After the line print("macICanBuy finished execution") is executed, the function has reached the last line / end of function, then the app will mark the function as finished execution. But remember that the closure will only execute 2 seconds after? How does the app remember the closure data after the function has finished execution?

Before the app executes the macICanBuy function, it will load the passed parameter (budget and closure) into the phone memory (RAM) so the function can use these data.

After the app finish execute the macICanBuy function, the app no longer needs the budget data and it will remove budget from the memory, but the app didn't remove the closure data as it still needs the closure data to execute it 2 seconds after the macICanBuy function has finished execution. The closure data has managed to escape from being removed from memory even when the function has finished execuction, hence it is called 'escaping' closure.

escapingMemory

The closure data will only be removed from memory after the closure has finished executed.

Xcode shows us the error message "Closure use of non-escaping parameter may allow it to escape" when we didn't put @escaping for closure that will be executed AFTER the function has finished executing.

Why Swift forces us to put the keyword @escaping

As this point, you might wonder

Wait a minute, since Xcode already knew the closure will be escaping (it shows us error when we didnt put @escaping), why can't Xcode just understood and deal with it instead of forcing me to put @escaping? Why the fuss?

Andrew has written a great explanation on this behaviour. In short, Swift forces you to put @escaping to remind yourself that the closure will be executed asynchronously / in the future (not now). This serve as a reminder so you won't get confused like "Why this certain output only appear 3 seconds after I execute the function?" when you have moved to other parts of your code.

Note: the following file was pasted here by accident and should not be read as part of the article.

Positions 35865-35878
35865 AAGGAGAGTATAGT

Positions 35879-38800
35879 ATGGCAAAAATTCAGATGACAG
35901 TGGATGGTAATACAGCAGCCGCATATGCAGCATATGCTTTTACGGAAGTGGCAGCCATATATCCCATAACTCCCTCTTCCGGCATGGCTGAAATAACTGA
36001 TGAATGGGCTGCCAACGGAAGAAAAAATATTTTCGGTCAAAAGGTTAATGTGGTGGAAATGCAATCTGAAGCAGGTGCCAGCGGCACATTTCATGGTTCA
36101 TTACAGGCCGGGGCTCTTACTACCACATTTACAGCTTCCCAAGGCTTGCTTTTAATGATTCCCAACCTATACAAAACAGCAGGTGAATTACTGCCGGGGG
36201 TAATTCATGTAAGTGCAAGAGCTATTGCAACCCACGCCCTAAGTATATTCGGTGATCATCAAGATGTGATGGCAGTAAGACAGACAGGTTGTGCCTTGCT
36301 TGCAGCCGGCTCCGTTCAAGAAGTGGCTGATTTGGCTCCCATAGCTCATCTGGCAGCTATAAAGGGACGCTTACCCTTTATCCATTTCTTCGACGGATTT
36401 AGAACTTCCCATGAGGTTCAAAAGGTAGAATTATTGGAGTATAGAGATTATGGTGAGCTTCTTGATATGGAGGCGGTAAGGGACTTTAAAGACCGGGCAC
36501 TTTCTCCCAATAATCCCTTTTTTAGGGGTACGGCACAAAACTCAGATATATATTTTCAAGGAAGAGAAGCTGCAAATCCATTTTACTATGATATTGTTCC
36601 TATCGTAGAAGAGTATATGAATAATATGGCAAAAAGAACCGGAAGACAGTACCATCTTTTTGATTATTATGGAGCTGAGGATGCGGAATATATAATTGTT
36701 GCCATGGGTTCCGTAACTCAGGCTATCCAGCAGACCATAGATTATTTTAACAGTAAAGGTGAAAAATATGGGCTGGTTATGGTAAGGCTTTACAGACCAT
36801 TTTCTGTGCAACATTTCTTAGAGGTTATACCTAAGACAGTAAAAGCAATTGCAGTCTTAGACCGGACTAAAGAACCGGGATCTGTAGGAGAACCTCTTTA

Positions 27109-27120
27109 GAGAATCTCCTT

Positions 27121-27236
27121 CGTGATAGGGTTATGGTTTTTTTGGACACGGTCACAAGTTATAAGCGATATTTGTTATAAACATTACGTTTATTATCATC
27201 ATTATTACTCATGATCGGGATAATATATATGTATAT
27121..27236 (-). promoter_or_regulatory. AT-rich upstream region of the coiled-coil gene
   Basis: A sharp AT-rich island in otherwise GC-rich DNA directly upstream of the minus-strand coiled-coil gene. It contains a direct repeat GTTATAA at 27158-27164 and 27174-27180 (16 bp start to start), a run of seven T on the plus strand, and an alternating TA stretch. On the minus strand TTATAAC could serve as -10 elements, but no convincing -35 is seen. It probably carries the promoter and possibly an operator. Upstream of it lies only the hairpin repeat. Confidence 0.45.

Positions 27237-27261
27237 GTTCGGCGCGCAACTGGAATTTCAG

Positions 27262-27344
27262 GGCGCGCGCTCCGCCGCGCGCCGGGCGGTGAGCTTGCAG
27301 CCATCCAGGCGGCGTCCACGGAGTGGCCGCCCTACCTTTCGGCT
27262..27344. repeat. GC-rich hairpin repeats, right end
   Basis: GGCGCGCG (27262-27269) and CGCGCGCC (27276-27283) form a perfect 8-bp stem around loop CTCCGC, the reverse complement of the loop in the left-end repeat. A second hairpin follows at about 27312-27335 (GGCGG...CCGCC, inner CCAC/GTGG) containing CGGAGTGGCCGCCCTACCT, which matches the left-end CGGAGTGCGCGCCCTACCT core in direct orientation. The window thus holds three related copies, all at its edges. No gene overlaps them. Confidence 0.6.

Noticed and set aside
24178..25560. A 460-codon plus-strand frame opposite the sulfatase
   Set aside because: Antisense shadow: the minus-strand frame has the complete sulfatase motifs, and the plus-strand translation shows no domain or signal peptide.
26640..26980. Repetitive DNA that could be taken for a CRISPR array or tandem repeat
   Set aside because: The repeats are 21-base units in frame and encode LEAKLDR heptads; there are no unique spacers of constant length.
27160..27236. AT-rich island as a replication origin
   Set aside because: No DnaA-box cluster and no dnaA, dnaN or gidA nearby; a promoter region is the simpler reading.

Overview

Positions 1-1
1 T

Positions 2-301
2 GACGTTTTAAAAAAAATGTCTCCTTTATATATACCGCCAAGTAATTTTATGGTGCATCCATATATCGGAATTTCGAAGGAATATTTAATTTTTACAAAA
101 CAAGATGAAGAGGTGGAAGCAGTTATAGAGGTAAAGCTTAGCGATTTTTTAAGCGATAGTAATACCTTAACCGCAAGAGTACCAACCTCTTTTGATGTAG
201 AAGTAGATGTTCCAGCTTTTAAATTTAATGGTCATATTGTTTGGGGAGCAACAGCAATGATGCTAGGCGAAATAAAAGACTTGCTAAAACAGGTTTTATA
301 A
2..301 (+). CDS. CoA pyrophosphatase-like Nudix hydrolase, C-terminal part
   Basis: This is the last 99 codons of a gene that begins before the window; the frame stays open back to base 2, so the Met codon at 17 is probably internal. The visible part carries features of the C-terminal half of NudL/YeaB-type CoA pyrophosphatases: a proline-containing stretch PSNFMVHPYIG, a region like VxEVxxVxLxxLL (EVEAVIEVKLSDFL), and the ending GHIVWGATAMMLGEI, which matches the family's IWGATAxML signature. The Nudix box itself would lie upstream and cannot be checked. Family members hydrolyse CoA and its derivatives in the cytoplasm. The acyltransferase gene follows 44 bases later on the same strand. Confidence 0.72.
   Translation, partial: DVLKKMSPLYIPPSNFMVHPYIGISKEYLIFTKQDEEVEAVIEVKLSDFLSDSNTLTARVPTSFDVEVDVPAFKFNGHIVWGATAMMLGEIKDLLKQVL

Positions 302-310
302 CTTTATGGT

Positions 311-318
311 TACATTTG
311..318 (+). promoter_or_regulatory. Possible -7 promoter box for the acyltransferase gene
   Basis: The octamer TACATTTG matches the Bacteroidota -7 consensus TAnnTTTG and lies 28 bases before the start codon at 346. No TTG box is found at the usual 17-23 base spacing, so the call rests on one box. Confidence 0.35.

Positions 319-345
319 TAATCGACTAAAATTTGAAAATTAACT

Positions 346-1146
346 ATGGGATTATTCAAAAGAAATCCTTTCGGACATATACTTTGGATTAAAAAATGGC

When to use @escaping

As explained above, we will need to use @escaping on closure that might be executed after the function has finish execution / has returned.

An example of this would be the URLSession datatask block, since the HTTP response will take some time to retrieve after the app makes the HTTP request.

func fetchUser(userID: Int, userCompletionHandler: @escaping (User?, Error?) -> Void) {
  let url = URL(string: "https://reqres.in/api/users/\(userID)")!
  
  // the dataTask will make a HTTP request to the url, then after a while the HTTP response will be returned.
  let task = URLSession.shared.dataTask(with: url, completionHandler: { data, response, error in

    guard let data = data else { return }
    do {
      // parse json data and return it
      let decoder = JSONDecoder()
      let jsonDict = try decoder.decode([String: User].self, from: data)
      if let userData = jsonDict["data"] {
        
        // the closure is called after the HTTP response is retrieved.
        // hence it needs to be saved to the memory even after the fetchUser function has finished executed / returned.
        userCompletionHandler(userData, nil)
      }
      
    } catch let parseErr {
      print("JSON Parsing Error", parseErr)
      userCompletionHandler(nil, parseErr)
    }
  })
  
  task.resume()
  // function will end here and return
  // then after receiving HTTP response, the completionHandler will be called
}


Other than URLSession, we can also use it when doing graphical processing, disk IO etc. The pattern is as below :

func someFunction(someParam: Int, closure: @escaping (String) -> Void) {
  // other stuff...
  
  // When the closure is contained inside a block which take some time to finish
  DispatchQueue.main.asyncAfter(deadline: .now() + 2, execute: {
    closure("Mcdonalds' Big Mac")
  })
  
  // other stuff...
}

Resources

Why do we need to annotate escaping closure in Swift? by Andrew Bancroft
What is an escaping closure by Paul Hudson

No idea on how to start learning iOS Development?

Get the Roadmap of learning iOS Development and learn iOS knowledge by hands-on coding of projects.




+ Weekly ish iOS Development tips to help you become a better iOS developer.
No Spam. Unsubscribe any time.